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May 9 2016
A design company has invented a novel space-saving solution for overcrowding on the underground, claiming its inflatable seats on the London tube could create up to 40 per cent more capacity on board during peak times.
This is just one idea being touted to Transport for London (TfL) and Network Rail as the transport groups consider ways to cut down on space wastage and provide more room for commuters during rush hour. Looking into carriage design feeds into what TFL are doing today to make the underground future fit, a major vision that will see the tube adapt to accommodate the capital’s growing population and create several metro jobs in the process.
The inflatable seat design was first seen as an entrant in the Tomorrow’s Train Design Today competition in 2014.
Arup, the engineering design consultants behind the inflatable seat idea part of the project referred to as ‘ air train’, believes it could save 40 per cent more space than in current trains on the underground and could be implemented on the network by 2020.
The design works by inflating rubber pads in the carriage interior to provide seating, which could then be deflated during busier times on the network – collapsing down to allow maximum standing room for passengers.
The collapsible London tube inflatable seats have been compared to a bouncy castle and Arup’s product designer Stephen Philips revealed: “The novelty of the seats makes people smile.
“When using prototypes, two volunteers struggled to resist the temptation to try to bounce their friends up and down.
“It is extremely important to prevent a 'bouncy castle' effect where people disturb others by sitting down suddenly.”
The material applied to the seats is also stab-proof and flame retardant to deter damage and minimise devastation in the event of an emergency on the line. The designers suggest that the rubber seats could act as airbags, absorbing impact if a crash occurs.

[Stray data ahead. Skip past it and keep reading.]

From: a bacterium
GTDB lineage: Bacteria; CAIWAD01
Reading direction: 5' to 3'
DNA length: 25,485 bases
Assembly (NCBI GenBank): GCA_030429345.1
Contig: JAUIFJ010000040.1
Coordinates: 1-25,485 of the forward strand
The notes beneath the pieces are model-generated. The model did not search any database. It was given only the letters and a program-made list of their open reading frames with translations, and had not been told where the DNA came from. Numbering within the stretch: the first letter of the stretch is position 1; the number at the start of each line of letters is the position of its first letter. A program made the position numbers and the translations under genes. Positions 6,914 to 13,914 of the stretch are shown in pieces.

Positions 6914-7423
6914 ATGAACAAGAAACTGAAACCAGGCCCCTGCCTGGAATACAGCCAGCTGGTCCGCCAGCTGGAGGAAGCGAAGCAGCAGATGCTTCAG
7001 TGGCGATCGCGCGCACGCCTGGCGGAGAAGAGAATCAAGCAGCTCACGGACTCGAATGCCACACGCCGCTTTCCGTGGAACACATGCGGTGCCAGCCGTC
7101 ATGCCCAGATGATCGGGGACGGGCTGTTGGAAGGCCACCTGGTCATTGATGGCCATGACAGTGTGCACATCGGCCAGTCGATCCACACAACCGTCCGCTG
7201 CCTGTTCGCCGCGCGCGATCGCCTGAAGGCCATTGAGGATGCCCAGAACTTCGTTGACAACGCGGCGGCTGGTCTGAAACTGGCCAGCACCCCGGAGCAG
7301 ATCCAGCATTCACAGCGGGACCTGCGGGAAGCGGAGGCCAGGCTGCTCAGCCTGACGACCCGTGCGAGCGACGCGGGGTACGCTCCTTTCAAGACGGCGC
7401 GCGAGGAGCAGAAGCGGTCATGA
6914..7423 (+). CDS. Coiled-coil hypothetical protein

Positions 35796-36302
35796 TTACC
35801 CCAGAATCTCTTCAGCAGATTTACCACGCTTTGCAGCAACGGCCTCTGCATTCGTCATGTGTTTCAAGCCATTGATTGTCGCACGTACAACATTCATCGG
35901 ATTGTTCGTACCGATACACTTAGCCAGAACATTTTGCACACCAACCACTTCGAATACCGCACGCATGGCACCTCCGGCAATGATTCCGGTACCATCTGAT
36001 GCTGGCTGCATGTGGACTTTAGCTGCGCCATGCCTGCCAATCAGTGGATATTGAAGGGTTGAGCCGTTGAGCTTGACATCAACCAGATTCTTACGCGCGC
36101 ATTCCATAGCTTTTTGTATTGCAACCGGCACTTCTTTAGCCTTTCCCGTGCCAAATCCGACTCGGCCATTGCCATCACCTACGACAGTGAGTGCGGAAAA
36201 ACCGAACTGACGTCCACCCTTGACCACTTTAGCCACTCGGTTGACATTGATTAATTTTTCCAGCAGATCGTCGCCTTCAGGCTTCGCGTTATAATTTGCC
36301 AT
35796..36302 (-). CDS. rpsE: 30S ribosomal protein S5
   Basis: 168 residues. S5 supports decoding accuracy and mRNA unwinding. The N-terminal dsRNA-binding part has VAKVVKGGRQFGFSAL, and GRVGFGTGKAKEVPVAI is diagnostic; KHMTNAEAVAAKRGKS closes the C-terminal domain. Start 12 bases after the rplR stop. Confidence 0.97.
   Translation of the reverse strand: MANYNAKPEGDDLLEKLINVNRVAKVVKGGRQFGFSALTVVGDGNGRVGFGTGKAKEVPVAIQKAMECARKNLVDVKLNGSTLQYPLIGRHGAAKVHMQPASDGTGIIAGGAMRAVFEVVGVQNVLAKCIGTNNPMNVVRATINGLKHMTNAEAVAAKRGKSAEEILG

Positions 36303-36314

Inflatable seats aren’t the only journey-enhancing features to be included in the design. Arup, who is developing the air train concept in partnership with the Japanese architectural group Nikken Sekkei, has also put forward ideas for improving the atmosphere on trains across the network.
‘Mood lighting’ would mimic natural light in the sky, with a cool white light helping to wake passengers commuting to work in the morning and a warmer light reflecting the evening sunset later in the day.
While the Department of Transport is reviewing Arup’s design, a number of proposals have been submitted for consideration. Double-decker trains, similar to those in operation in Europe, for the High Speed 2 rail linking London to Birmingham and Manchester is one example, but no decision has been made as of yet.
Phillips continues: “Elements of the air train concept, including the innovative ventilation system and retractable seats, could be implemented by 2020-2022.
“This is the start of our work in the highly challenging world of rolling-stock design and engineering. There is a real need for innovation in this industry.”
The Rail Safety and Standards Board (RSSB) has also raised the need to improve standards on the tube for passengers and considers innovation in technology as an important part of delivering a better railway for the future.
Extracting space where possible will be part of this but far greater is the need to grow the network so that it can continue to make a valuable contribution to the economy and job creation in the sector.
Find out about the employment opportunities in the sector by visiting our metro recruitment page.